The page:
Merriam-Webster defines silver linings as “a consoling or hopeful prospect.” Other definitions include “a sign of hope in an unfortunate or gloomy situation,” and “a metaphor for optimism, which means a negative occurrence may have a positive aspect to it.” One way or another, it means some good can usually be found despite some bad – if you are looking for it. I think what a lot of people, including myself, forget sometimes is how much attitude and perspective play into the amount of silver linings one can find.

Just to challenge your brains, I’m going to throw out another concept: confirmation bias. Confirmation bias is the tendency to process information by looking for, or interpreting, information that is consistent with one’s beliefs. If you’re only looking for the bad, that’s all you’ll find. But the beautiful part? If you look for the good, you can find that, too.

I’m sure the COVID-19 pandemic is at the front of your mind. I know it seems like that is all that’s talked about these days ... these “uncertain times” and this “crazy year.” I – like most of the world – was quickly surrounded with financial, political and emotional turmoil. I got tired of it all and fell into the habit of negative thoughts and feelings. There’s no way to sugarcoat it – I got angry, I got sad, and I got frustrated. I was devastated my final months of senior year were taken away along with graduation. I was heartbroken I didn’t get to say goodbye to people who had impacted my life so significantly. Mostly, though, I was confused. How bad is all of this? Is my family safe? Am I safe? When and how are things going to go back to normal? I’m sure you all had very similar questions, and probably still do.

It wasn’t until my final virtual “class” of my college career that I started to turn my thinking around. My professor asked us to state our favorite silver lining that has come from all of this. I knew what silver lining meant, but I hadn’t taken the time to look for any. But in the few seconds I took to think about just one, I thought of a dozen (thank you, confirmation bias).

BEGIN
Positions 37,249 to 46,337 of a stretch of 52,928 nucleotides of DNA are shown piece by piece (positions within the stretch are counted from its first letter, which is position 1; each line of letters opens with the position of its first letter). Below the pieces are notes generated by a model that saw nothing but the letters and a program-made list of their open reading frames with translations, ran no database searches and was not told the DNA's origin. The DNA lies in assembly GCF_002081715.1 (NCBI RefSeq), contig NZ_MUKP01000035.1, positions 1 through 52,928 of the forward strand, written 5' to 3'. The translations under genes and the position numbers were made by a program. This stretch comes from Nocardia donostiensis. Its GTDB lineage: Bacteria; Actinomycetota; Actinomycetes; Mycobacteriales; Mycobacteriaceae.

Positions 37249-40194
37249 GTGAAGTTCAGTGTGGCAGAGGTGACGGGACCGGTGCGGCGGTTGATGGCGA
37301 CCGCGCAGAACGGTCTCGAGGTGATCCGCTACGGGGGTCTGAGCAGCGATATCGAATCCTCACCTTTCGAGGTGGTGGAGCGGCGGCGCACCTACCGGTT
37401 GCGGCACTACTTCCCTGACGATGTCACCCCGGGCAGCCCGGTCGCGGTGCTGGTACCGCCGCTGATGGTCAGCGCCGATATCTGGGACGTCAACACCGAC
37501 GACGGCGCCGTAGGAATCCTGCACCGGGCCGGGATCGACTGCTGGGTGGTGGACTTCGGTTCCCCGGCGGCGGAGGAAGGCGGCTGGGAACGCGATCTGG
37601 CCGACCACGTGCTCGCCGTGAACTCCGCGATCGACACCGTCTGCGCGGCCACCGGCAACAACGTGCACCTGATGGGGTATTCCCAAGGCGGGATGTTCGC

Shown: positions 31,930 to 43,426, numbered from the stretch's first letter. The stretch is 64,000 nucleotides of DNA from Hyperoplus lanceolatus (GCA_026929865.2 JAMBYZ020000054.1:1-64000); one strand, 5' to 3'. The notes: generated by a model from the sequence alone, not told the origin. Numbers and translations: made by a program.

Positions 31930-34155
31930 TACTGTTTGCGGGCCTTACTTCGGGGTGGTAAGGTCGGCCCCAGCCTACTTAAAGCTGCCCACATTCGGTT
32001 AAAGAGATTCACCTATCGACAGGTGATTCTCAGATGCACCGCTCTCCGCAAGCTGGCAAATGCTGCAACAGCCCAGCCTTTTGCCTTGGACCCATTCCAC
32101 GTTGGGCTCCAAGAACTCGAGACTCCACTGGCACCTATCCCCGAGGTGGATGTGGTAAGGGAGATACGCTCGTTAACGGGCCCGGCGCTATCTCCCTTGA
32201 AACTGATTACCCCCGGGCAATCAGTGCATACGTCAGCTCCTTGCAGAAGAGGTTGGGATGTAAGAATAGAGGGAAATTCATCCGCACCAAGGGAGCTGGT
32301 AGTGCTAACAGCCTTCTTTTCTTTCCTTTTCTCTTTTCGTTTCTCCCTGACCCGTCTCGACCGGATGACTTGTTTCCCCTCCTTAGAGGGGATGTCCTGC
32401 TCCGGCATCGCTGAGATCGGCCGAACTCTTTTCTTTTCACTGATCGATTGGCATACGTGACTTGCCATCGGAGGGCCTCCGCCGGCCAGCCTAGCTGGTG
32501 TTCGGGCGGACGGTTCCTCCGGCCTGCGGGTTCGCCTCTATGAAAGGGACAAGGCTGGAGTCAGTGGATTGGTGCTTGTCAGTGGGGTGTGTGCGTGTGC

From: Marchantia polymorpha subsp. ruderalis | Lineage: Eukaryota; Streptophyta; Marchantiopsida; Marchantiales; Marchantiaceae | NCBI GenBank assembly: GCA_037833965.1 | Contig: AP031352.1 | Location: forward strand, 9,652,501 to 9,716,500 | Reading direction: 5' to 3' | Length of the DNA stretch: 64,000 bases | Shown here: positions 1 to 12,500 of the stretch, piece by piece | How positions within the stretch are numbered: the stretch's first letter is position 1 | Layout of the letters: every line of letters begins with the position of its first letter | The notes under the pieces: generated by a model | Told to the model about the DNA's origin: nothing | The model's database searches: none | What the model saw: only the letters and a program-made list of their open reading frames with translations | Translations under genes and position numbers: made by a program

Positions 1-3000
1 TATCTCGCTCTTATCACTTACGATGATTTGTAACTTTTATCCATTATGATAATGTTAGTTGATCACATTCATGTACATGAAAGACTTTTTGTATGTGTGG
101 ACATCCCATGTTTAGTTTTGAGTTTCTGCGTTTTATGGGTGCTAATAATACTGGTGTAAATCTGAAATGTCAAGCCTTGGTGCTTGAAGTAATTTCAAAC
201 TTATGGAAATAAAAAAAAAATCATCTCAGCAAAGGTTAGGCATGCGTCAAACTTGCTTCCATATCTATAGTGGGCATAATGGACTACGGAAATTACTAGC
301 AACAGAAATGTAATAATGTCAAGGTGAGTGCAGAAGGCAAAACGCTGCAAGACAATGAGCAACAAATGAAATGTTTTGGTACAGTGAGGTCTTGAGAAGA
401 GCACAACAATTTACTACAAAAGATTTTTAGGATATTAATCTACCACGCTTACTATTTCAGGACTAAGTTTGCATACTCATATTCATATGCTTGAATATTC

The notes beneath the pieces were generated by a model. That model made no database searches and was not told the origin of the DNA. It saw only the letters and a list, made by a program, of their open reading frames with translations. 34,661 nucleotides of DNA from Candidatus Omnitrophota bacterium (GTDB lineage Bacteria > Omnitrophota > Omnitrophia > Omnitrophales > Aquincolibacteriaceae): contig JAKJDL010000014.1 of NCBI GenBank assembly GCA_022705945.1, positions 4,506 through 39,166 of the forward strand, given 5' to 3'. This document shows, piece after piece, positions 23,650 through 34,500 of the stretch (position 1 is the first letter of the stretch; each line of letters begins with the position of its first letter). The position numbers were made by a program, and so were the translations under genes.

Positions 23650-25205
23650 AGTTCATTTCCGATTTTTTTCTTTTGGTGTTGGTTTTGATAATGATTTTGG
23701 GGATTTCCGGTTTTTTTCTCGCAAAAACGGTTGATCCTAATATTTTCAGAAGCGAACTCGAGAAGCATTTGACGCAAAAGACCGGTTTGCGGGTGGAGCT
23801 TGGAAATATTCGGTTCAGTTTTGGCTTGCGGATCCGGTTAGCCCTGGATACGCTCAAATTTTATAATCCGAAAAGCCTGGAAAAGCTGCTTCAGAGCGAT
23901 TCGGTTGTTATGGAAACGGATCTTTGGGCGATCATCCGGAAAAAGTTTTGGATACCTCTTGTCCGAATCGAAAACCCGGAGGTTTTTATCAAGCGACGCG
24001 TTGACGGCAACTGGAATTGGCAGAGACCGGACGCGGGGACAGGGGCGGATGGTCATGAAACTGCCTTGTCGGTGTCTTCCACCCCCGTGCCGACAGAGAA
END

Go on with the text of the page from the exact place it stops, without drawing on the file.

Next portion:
The first thing that came to mind was my family. I got an extra month where my whole family was home and together again that I never would have gotten otherwise. Not that we got along perfectly, but that’s a story for a different time.

We all have our own silver linings, and sometimes they’re a bit more difficult to find. Here are a few ways that have helped me look for the good through the bad:

1. Ask yourself, “This didn’t happen, but what did?”

This was my thought process with my family. I thought to myself, “I missed the last month of my college career, but I got an awesome month with my family because of that”.

2. Talk to a friend – perspective is important.

I don’t want this to be understood as comparing your situation to someone else’s to see who has it better. That is not the goal. The goal is to brainstorm and bounce ideas off one another! Ask a friend or family member for one of their silver linings, just like my professor asked me. They might make you think of something you wouldn’t have otherwise.

3. Think about what you still have.

Take a moment, and just think. Don’t focus on what you don’t have, but what you do have or have had in the past. For example, I didn’t get a graduation, but I still had almost four years at a great school, where I received a great education and met some of my friends for life.

These are crazy times ... and they’ll probably persist ... and it definitely won’t be the last time something crazy happens in this world. But it’s giving us a chance to shift our mindset and change our attitude so that when the bad does come, we are better equipped to find the good.

Vanessa Gould serves as an Illinois Farm Bureau Youth and Collegiate Program Coordinator. She comes from a third-generation family farm specializing in corn, soybeans and wheat as well as a breed-to-wean hog operation. She graduated from University of Illinois with a major in Agricultural Leadership, Education and Communication. She previously served as a Kane County Farm Bureau Ag in the Classroom intern.